Our Morning Boost: Coffee
Okay, maybe we are reluctant to admit this, but seniors, as well as other segments of the population, have a love affair with coffee. Before our feet even touch the floor in the morning, some of us think about the pathway to the coffee maker. Because coffee is such an integral part of some peoples’ day, let’s look at a few features of this curious drink.
Coffee seeds are housed in berries (cherries) which are grown on bushes, small trees, or trees (the type depends upon the location). After the berries are selected, picked, and dried, the inner seeds are roasted in preparation to distribute. The degree of roasting will have an affect on flavor: lightly roasted beans have a greater degree of fiber, and heavily roasted tend to produce a full-bodied experience. Other factors, such as bean density, bean grade, storage techniques, and brewing methods (percolator, automatic coffee maker, boiling) also influence taste.
There are two types of beans that coffee drinkers consume: Arabica and Robusta. Let’s look at each one more closely.
- Arabica Beans: Arabica beans are grown in highly elevated areas and are more involved to cultivate because they require specific environmental factors (like temperature and rainfall) to realize an optimal product. Subsequently, this coffee is more expensive to make. Arabica beans are developed in regions like Kenya, Zambia, Columbia, Hawaii, Ethiopia, and Mexico. Many experts believe these beans are far superior to Robusta in taste, body, and class. The brew typically yields an earthy, complex flavor devoid of bitterness. Coffee snobs (hey, the majority of us are snobby about something at one point or another in our lives) will drink nothing but Arabica coffee.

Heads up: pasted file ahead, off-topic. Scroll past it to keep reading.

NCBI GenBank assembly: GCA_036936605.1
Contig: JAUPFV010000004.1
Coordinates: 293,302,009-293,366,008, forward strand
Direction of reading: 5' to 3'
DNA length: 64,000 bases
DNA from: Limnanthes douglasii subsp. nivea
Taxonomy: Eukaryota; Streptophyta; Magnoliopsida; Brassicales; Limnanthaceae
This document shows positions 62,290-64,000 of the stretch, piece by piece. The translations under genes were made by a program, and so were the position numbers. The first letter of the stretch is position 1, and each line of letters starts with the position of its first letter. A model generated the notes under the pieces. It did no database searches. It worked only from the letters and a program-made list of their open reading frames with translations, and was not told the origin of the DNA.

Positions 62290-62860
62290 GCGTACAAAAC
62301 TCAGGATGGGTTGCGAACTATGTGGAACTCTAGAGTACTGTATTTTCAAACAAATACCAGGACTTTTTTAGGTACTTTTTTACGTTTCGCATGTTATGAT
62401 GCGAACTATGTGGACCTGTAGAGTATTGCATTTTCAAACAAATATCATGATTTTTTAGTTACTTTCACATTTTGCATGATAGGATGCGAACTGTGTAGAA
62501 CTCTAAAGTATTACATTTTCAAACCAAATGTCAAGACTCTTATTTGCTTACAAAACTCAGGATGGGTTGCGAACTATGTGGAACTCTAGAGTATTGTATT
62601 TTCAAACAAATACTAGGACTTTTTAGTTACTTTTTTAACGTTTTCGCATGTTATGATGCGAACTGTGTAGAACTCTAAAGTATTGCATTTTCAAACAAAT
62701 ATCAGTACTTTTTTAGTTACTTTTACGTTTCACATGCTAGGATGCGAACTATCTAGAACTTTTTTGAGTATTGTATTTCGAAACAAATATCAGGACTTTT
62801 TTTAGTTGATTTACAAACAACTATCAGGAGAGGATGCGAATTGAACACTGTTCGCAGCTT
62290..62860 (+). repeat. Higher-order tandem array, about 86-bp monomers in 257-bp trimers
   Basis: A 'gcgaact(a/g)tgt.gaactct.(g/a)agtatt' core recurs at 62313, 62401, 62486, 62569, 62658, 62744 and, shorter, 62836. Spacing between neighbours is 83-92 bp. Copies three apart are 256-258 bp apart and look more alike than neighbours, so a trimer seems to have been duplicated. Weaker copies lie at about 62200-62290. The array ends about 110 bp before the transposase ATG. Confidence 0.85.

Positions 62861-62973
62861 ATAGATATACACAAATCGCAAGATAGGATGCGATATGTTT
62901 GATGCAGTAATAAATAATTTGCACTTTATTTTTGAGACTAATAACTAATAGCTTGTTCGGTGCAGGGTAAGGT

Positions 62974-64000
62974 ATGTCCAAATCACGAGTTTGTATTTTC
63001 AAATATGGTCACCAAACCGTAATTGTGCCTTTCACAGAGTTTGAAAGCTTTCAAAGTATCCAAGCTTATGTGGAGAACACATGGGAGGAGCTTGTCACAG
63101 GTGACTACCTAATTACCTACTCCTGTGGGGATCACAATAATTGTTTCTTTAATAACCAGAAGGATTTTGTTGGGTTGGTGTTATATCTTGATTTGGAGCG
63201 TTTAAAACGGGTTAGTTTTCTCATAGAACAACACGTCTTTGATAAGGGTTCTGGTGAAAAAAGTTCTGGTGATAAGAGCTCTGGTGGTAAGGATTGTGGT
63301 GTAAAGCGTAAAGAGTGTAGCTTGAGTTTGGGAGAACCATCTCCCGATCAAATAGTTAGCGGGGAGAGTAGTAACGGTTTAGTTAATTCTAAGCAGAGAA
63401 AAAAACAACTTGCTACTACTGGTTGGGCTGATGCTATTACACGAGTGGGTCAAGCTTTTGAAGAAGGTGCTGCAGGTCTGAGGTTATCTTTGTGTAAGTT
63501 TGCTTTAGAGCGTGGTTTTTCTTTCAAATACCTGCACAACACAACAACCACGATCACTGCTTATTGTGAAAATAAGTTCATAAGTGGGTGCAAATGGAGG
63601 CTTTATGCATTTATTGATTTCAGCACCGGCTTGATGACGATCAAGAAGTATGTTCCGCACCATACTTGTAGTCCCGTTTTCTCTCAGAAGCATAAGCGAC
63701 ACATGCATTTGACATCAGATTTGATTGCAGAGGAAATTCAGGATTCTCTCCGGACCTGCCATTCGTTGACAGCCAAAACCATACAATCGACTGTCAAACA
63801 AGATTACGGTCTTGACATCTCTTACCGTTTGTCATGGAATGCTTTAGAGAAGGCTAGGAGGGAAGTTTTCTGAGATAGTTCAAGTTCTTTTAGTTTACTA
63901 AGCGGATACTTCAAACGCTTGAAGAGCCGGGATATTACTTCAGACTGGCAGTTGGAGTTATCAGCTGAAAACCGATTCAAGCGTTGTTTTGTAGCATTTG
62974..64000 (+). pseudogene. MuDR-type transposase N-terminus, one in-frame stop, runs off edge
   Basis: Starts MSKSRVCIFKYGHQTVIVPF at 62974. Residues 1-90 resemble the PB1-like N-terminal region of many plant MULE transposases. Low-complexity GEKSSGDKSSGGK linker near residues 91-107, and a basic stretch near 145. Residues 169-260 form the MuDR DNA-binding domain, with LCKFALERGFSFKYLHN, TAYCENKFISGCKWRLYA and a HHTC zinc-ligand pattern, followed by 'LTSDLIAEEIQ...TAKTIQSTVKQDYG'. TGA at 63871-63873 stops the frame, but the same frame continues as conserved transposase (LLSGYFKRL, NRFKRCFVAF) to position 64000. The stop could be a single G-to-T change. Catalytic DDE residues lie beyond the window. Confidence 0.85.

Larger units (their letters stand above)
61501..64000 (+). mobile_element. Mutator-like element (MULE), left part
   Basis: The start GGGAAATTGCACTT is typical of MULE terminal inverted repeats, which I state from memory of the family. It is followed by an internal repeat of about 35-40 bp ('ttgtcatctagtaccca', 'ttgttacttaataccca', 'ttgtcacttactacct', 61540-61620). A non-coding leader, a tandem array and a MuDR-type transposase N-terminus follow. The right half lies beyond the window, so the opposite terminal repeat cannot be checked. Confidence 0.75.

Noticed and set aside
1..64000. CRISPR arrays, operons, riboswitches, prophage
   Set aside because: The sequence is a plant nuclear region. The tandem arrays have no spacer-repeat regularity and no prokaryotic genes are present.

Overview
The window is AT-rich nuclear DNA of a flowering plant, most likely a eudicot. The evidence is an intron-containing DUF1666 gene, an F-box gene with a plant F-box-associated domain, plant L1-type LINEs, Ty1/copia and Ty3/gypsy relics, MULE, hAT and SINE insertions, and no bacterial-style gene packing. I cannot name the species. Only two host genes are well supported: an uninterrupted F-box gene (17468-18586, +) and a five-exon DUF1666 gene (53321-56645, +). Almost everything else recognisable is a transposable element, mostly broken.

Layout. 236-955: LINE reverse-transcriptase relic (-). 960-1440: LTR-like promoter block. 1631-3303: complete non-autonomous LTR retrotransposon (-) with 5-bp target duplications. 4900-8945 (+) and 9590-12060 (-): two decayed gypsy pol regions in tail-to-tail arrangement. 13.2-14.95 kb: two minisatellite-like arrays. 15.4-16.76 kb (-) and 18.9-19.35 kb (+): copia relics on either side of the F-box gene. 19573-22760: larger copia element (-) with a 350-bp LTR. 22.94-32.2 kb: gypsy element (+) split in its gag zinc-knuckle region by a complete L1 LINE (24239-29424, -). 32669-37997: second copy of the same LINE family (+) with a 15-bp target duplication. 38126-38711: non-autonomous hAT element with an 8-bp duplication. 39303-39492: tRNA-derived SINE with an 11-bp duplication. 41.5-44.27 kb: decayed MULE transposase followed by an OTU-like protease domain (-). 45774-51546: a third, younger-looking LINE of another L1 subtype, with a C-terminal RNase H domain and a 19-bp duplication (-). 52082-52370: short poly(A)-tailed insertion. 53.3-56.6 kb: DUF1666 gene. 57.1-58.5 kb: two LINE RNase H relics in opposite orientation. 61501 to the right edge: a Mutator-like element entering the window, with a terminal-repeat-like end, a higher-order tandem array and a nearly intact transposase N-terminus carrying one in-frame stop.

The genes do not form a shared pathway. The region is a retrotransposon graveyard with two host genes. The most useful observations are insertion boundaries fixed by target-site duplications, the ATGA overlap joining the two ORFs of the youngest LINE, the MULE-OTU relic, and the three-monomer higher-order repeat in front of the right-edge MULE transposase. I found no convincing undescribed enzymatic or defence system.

- Robusta Beans: Robusta beans are much easier to grow because they are not as dependant on environmental factors. The berries also cultivate at a faster rate, so the turnover is quicker. In short, Robusta beans are more economical and cooperative to produce. Naturally, there are different grades within the respective type, so some Robusta beans taste better than others. Still, generally speaking, they are bitterer and inferior overall to Arabica beans. Having said that, there are some wonderful Robusta blends, and certain countries mix Arabica and Robusta to produce a multifaceted personality. Countries that cultivate Robusta beans include Uganda, Vietnam, Columbia, and Brazil.
Other tidbits to know? Arabica beans contain less caffeine than Robusta; some Arabica blends do not even offer a decaffeinated version because the producers believe it unnecessary. (NOTE: No coffee, not even ones labeled decaffeinated, will be 100% free of caffeine). And, data appears to be mixed concerning senior health. Some studies indicate that coffee drinkers experience Type II diabetes and strokes at a lower incidence than non-coffee drinkers (antioxidants in the beans could be the reason). At the same time, other studies suggest that caffeine may raise blood pressure (caffeine is a stimulant).
Bottom line? Unless your physician advises against it, moderation is probably prudent; and our morning boost may be just what the doctor ordered!